Stories: Olenka and the Autumn Lovers – And Now We Sing

olenka and the autumn lovers and now we sing

Stories is a new feature for RoundLetters. Stories was born out of the tiredness I’ve been feeling towards reviewing albums these days, mixed with the fact that I’ve been yearning to get back into creative writing. The idea behind Stories is that instead of doing the typical blog album review, I’ll write a short story that comes from what I think about while listening to the album and possibly taking from the lyrics. I’m aware other blogs have their own takes on this kind of writing, but this was something I want to do, and have been planning for a while.

So please, be brutally honest with what you think about it, and if you think this could work for RoundLetters.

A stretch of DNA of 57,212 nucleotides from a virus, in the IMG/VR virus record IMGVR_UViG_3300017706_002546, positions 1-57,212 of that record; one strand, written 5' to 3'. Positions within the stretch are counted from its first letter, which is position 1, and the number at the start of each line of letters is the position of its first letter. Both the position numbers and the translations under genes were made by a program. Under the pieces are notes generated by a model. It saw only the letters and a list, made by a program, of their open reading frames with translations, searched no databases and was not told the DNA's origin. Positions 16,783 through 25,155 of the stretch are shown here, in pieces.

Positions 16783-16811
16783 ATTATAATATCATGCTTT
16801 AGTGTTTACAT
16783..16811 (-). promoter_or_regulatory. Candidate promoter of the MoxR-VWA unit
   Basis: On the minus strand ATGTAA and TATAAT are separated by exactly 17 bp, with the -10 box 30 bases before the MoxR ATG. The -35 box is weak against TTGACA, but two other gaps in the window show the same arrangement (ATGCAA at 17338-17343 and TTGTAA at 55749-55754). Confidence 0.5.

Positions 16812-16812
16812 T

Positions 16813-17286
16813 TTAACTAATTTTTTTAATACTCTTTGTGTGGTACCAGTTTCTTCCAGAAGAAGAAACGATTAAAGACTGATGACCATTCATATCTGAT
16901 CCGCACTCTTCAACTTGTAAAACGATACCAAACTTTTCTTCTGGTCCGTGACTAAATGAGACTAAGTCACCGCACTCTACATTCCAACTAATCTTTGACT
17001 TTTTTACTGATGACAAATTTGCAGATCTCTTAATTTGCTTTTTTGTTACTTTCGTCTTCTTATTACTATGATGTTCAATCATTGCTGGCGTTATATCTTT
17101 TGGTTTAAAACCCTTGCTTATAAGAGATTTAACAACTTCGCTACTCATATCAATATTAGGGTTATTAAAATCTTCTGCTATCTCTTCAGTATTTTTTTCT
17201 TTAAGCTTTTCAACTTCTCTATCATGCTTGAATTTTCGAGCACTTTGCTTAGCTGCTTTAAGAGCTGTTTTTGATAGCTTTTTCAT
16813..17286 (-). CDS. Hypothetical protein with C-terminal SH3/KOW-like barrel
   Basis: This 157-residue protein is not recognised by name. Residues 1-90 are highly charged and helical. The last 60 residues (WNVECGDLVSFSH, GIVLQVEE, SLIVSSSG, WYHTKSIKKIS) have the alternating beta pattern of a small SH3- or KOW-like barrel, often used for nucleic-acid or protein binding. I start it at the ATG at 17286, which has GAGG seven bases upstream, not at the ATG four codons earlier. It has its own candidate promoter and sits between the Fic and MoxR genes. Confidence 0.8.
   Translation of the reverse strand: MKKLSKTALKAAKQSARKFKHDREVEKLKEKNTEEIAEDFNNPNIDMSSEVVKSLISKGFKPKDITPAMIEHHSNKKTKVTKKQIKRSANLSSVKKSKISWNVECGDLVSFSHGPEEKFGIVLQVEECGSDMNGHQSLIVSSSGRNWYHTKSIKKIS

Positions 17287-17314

As a wonderful start to this series, I’ve selected Olenka and the Autumn Lovers‘ new album, And Now We Sing. The album could likely end up on my top 10 list of this year. Olenka has a wonderful voice, in its folk and country shine; it’s like it’s been taken out of the past. Her songwriting is meticulous and deep, like it’s been rooted. Olenka’s album is the perfect start for this series because she already has her own stories looping through and through. Her space becomes this quilt of memories, nostalgia, knowledge of the earth. She also has surrounded herself with equally fantastic musicians, giving the Autumn Lovers sound this lush, all-knowing warmth. There’s a lot to digest in And Now We Sing, from bittersweet gestures to rise ups to the settle, so let it sink in.